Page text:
- Changing sleep habits: Readjusting sleep patterns and good sleep hygiene is usually the first step in alleviating a sleep disorder like insomnia. A regular sleep schedule, adjusting jet lag, keeping a sleep diary, and having a strict bedtime can improve sleep over time.
- Therapy: Psychotherapy can help with many sleep issues, especially insomnia. A therapist will help the patient determine what exactly is keeping them awake — negative thoughts, anxiety, and other mental health conditions can cause insomnia, and learning to control these thoughts can help improve sleep.
- Lifestyle changes: Often, changing daily habits and behaviors can help alleviate insomnia. Exercising regularly, eating a well-balanced diet, and staying away from caffeine and alcohol can result in better sleep. Joining support groups like NAMI can help, too.
- Medicine: Taking prescription medication can allow people to get restful sleep, but medications aren’t usually taken for a long time and are prescribed for short-term insomnia. Additionally, herbal remedies and natural medicines have been found to help with sleep troubles.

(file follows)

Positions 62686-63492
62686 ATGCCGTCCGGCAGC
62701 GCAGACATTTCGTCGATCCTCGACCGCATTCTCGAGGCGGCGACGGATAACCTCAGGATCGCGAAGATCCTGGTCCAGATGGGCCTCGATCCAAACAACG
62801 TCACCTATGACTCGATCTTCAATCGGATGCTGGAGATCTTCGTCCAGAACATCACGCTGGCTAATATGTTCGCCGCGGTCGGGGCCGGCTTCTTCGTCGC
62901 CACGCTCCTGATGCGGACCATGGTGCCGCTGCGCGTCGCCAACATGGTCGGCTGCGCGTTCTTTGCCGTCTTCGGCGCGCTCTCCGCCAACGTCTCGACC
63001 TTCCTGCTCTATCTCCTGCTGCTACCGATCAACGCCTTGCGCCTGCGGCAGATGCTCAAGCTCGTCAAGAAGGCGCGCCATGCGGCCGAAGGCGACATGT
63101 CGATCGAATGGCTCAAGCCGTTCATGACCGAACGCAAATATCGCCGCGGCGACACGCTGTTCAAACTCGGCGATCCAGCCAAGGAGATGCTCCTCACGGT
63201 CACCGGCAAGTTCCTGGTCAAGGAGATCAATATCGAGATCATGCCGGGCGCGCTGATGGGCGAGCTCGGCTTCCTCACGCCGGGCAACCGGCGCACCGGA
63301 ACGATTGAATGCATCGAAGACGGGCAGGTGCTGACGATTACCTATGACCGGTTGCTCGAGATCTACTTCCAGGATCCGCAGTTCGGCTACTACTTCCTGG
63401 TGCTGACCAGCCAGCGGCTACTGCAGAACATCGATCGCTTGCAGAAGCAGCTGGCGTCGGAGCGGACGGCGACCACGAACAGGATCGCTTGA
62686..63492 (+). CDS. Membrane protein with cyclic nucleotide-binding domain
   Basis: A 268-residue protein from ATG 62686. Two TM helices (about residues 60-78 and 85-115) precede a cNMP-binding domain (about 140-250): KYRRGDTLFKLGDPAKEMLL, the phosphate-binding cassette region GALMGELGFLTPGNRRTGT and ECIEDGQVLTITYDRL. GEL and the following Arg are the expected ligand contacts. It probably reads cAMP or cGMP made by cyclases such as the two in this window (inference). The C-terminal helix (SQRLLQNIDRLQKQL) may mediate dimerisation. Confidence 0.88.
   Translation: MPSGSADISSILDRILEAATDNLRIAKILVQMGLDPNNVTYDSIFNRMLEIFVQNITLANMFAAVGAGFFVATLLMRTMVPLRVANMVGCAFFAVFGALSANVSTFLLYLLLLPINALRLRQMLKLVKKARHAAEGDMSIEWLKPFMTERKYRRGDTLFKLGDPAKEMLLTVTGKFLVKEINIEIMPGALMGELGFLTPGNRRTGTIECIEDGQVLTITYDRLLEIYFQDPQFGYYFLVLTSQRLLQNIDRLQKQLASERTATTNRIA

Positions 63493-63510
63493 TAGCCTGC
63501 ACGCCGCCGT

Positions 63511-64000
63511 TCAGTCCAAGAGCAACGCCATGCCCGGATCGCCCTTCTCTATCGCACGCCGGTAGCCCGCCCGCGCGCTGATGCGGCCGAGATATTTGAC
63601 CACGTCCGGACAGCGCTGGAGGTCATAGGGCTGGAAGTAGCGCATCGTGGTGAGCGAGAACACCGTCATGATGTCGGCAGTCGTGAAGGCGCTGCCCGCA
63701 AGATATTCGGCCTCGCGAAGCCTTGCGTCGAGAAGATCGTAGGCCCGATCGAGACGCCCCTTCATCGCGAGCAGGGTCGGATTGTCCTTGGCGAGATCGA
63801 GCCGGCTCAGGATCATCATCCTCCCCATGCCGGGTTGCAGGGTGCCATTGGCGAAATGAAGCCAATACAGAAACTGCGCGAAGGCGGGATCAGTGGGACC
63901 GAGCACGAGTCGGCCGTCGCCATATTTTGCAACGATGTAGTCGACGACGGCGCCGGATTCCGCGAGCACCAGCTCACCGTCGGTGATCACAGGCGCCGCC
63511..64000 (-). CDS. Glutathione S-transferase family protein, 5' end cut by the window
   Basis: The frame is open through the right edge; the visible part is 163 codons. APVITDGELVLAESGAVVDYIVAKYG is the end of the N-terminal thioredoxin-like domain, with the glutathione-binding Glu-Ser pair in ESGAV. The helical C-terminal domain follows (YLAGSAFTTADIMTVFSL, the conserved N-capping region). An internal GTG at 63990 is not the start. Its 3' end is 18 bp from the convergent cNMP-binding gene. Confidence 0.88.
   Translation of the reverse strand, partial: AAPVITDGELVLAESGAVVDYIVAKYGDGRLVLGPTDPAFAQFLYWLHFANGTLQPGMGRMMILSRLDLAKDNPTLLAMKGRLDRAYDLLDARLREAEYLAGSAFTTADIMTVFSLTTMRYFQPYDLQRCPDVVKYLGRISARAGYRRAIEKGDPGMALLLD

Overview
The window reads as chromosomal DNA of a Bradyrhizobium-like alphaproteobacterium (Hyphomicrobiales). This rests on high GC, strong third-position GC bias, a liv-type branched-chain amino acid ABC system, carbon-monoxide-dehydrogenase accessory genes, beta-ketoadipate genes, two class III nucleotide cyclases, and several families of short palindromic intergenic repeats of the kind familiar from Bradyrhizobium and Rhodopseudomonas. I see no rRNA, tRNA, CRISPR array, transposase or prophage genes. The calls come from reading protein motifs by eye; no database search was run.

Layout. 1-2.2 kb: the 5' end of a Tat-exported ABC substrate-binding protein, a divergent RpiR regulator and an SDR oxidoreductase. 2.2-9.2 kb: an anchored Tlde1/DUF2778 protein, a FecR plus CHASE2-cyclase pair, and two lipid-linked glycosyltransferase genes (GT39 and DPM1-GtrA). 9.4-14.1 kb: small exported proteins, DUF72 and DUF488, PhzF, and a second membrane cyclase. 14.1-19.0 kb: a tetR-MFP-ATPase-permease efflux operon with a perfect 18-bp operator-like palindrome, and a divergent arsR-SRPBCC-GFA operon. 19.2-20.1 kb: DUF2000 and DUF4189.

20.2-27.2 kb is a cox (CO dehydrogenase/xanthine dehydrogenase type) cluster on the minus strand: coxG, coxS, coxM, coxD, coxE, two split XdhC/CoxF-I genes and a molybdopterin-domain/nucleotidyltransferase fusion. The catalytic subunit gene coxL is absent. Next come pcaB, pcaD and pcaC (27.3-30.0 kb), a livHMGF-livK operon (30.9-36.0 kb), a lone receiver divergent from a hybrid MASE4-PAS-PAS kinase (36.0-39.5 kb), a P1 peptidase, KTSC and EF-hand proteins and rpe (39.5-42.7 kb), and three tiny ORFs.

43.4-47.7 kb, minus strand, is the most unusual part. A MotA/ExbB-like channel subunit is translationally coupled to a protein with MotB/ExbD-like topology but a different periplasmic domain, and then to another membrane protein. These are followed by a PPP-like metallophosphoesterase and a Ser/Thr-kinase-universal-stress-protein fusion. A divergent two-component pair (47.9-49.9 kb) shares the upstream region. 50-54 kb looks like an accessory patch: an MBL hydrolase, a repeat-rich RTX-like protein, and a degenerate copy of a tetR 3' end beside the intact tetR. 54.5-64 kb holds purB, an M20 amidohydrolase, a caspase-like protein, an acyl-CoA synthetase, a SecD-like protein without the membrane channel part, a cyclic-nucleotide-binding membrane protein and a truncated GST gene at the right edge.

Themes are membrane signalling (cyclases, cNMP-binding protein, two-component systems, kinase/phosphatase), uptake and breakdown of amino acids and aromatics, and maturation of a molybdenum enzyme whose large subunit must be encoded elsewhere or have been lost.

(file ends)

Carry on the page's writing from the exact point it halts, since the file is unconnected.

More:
Finding a Mental Healthcare Provider
Talking with your health care provider can put you on the right track for treating your insomnia or other sleep disorder. With a physical exam and tracking a sleep diary, you can find a diagnosis for your sleep troubles, reduce daytime sleepiness, and improve sleep.
Furthemore, using a dedicated service like WithTherapy allows people to identify and contact therapists with expertise in the onset and symptoms of psychiatric disorders and mental illnesses and appropriate forms of therapy to find relief from insomnia.
Client-therapist connections and online therapy sessions facilitated by WithTherapy enable people to find the support, help, and coping tools that they need to address their sleeping issues.